Thread: Floating point faster than fixed-point

  1. #1
    Registered User VirtualAce's Avatar
    Join Date
    Aug 2001

    Floating point faster than fixed-point

    Yeah, I know - sounds stupid, but it's true.

    I'm still perfecting my voxel engine. One huge problem was that it requires quite a few linear and bi-linear interpolations. My first thought, stop using floats and switch to fixed point. So, I did that.
    However my frame rate in 320x200x64K was near abysmal. Also, the viewing distance was not satisfactory.

    Function 1 - fixed point
    int LI(int v1,int v2,long f1)
     return v1+(f1*(v2-v1)>>SHIFT);
    Function 2 - double
    int LI(int v1,int v2,double f1)
     return (int)((double)v1+(double)f1*((double)v2-(double)v1));
    Even with all of the typecasting (just to be sure, ugly but ensures correct result) function 2 is faster than 1.

    Function 3 - inline asm for FPU
    int LI(int v1,int v2,double f1)
     int value=0; 
      finit               //init FPU - just to be sure
      fild v2         //place v2 on FPU stack
      fisub v1      //integer subtract v1
      fmul f1        //real multiply f1
      fiadd v1      //integer add v1
      fistp value  //store integer in value, pop ST
      return value;
    Function 3 is the fastest of these three. I even tried using fixed point in assembly, but since inline does not allow 32-bit registers, it was tedious and slower. Not sure if fixed point in 32-bit registers is faster. Someone with MASM, please try this out and let me know.

    At least for inline asm, it looks like goodbye to fixed point. Never thought I would be saying that.

    Still too slow for 640x480x64K, because of all of the bank switching. Protected mode would allow much faster bank switch or even linear frame buffer, but my copy of DJGPP got eaten by a virus.

    Would like to see some DJGPP code for VBE 2.0+.

  2. #2
    and the hat of int overfl Salem's Avatar
    Join Date
    Aug 2001
    The edge of the known universe
    > but since inline does not allow 32-bit registers
    I find this hard to believe, what do you think the compiler uses?

    Try using eax instead of ax

    > Yeah, I know - sounds stupid, but it's true.
    Well if you're reading decade old graphics tutorials, then it certainly was the case that fixed point was faster than floating point (especially if your floating point was a library, and not a co-processor).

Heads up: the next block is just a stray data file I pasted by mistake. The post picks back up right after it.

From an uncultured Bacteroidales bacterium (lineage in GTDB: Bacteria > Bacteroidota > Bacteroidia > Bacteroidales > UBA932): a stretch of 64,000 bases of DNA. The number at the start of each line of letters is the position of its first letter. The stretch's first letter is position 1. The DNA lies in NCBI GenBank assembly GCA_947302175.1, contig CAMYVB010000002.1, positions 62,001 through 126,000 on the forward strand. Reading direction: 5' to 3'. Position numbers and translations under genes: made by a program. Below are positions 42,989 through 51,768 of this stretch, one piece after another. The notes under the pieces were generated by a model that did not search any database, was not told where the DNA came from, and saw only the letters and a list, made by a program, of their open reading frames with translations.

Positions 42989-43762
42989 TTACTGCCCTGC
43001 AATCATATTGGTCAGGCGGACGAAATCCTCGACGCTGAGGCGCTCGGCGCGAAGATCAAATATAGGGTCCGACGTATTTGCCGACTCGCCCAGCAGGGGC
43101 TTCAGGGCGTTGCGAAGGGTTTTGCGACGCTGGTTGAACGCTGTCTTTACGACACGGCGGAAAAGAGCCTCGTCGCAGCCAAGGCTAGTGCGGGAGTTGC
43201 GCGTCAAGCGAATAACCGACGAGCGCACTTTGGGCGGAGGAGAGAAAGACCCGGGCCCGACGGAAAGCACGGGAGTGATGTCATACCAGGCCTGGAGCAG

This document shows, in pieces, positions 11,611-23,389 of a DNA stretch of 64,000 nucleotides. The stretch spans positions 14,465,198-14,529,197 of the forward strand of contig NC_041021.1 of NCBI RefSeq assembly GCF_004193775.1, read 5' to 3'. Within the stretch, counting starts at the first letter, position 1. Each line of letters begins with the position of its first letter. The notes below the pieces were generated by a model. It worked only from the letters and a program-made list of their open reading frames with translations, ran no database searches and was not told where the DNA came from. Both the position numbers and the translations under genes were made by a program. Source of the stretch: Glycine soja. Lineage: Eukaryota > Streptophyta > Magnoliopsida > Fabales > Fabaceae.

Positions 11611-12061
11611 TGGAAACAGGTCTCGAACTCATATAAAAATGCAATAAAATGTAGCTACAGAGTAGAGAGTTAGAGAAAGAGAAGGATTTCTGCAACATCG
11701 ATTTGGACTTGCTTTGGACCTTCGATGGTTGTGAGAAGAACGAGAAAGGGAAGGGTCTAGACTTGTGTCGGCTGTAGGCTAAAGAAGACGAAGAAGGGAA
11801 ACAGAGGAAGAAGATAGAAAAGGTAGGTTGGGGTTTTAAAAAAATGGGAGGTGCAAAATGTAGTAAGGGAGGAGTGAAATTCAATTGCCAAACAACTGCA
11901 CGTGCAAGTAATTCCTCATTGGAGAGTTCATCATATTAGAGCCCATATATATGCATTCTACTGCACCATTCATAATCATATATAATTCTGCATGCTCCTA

Co-processors are both very fast, and very pipelined, and run in parallel to the main processor.

    There's a wide variety of choice out there processor-wise, and what's good for one might not be so good for another. Which is why I would avoid any assembler unless it becomes absolutely necessary, and you've exhausted all other techniques.

    And a fair few of the optimisation tricks you should also be treated with suspision as well. Compiler optimisation has come a long way.
    If you dance barefoot on the broken glass of undefined behaviour, you've got to expect the occasional cut.
    If at first you don't succeed, try writing your phone number on the exam paper.

  3. #3
    Registered User VirtualAce's Avatar
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    Aug 2001
    No, my inline will not accept eax. I'm using old BC 4.52. Have not been able to get my hands on new BCB yet.

    I know this is all old, but I'm just tinkering in DOS till I get something that will do DirectX and COM.

  4. #4
    Registered User
    Join Date
    Sep 2001
    BTW, why not download MASM and make .obj files? MASM is a free download (or rather, it's included in a number of other free MS downloads, it's not available standalone).

    For how to get MASM out of other download packages, see:

  5. #5
    ID (makers of Doom & Quake) themselves went to floating point using the MathCo way back when they made Quake 1. The Co-processor was just so much faster since it was built into Pentiums than the old separate ones or emulation, and it's easier to program than fixed point math. One trick they still employ to make things even faster is to calculate often used numbers, such as the Sine of all numbers 0 thru 360, and store them in a quick look-up table before the game starts.

  6. #6
    Registered User VirtualAce's Avatar
    Join Date
    Aug 2001
    I've already pre-computed distance tables and sin/cos/tan tables. Also have used more angles based on screen width to smoothen out the render.

    Yeah, the FPU is much faster than fixed point. But there are still recently dated tutorials that still cling to the idea that fixed point is faster than the FPU. It's just not true.

    I'm glad the FPU is quicker because it is so easy to program and you don't have all of the shifting and mutliplies in your code. Fixed point code is so hard to read, even when it is in my own source.

    Most of my renderer is now in assembly so I'm considering writing the entire procedure in MASM or TASM as my C code is getting rather ugly. I'm also going to port it to protected mode to get rid of that crazy bank switch that is far too slow for anything above 320x200x16M.

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